The change in fatty acid composition of the obligately barophilic strain 2D2 in response to growth pressure is shown in Table Table4.4. In this strain, the fatty acid compositions of total lipids, PE, and PG were generally similar to those of strain 16C1, and the major fatty acids were 14:0, 14:1, 16:0, 16:1, and DHA. However, the fatty acid compositions in strain 2D2 were notably different from those of strain 16C1, in that strain 2D2 contained a lower proportion of 16:1 and a far higher proportion of DHA. In particular, DHA accounted for about 50% of the fatty acids of PG. The change in fatty acid composition of the 2D2 strain was, in general, similar to that in strain 16C1. In the total lipids and PE, the proportions of 14:0 and 14:1n-7 decreased and those of 16:0 and 16:1 increased, with increasing growth pressure. Thus, with increasing growth pressure, the proportions of saturated fatty acids decreased, while those of monounsaturated fatty acids and PUFAs increased. In PG, the proportion of 14:0 decreased and that of DHA increased with increasing growth pressure. The degree of change in fatty acid composition, however, was not as great as that observed in the PG of strain 16C1. The proportion of 16:1 remained constant. Thus, the proportions of saturated fatty acids decreased in PG, while those of PUFAs increased.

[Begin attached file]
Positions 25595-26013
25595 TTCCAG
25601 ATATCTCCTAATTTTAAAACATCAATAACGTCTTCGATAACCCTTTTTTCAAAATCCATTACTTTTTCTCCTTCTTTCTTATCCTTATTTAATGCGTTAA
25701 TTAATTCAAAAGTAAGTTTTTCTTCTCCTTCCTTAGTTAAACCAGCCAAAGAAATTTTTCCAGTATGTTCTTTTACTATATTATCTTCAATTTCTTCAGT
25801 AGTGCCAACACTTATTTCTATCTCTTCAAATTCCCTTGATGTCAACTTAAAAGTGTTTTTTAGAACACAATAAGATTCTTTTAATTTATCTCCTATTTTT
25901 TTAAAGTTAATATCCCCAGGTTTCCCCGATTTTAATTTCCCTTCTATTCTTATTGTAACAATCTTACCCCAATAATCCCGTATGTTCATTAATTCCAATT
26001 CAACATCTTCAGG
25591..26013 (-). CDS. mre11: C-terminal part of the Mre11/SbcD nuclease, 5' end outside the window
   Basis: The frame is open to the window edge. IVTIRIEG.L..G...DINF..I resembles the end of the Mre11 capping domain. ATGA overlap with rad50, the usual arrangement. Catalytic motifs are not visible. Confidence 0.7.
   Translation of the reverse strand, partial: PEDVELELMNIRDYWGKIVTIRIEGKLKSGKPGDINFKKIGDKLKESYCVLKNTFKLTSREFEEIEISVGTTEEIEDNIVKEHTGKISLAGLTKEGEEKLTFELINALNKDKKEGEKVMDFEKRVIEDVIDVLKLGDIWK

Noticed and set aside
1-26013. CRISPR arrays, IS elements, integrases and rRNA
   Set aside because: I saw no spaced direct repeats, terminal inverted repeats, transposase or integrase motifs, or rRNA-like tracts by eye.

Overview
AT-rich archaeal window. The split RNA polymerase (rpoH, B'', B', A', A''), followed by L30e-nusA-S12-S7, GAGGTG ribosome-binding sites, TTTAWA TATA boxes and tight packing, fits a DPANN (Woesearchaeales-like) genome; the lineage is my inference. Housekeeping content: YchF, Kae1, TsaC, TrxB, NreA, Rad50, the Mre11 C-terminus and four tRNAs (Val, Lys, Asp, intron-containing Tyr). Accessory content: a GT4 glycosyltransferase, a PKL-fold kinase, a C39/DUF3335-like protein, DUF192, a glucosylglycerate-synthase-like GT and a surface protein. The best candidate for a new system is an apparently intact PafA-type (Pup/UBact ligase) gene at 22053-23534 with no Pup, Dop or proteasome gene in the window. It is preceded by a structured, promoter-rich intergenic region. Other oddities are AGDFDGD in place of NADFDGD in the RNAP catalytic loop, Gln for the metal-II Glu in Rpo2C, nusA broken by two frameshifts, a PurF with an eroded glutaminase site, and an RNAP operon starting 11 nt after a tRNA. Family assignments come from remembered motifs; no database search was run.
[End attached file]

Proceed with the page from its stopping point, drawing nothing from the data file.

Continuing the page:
TABLE 4
TABLE 4
Effect of growth pressure on fatty acid composition in strain 2D2
Effect of temperature on fatty acid composition.
The fatty acid compositions of total lipids, PE, and PG from strain 16C1 grown at 1°C and 0.1 MPa are shown in Table Table5.5. For the convenience of comparison, the table includes the data for cells grown at 5°C and 0.1 MPa, previously shown in Table Table3.3. The major fatty acids of the total lipids were 14:0, 14:1, 16:0, 16:1 and DHA, regardless of the respective growth temperature. In response to an increase in growth temperature, changes were observed in C14 acids, C16 acids, and DHA. These changes, in general, corresponded with the changes caused by growth pressure for the same fatty acids. Thus, with decreasing growth temperature, the proportions of saturated fatty acids decreased and those of unsaturated fatty acids increased.
TABLE 5
TABLE 5
Effect of growth temperature on fatty acid composition in strain 16C1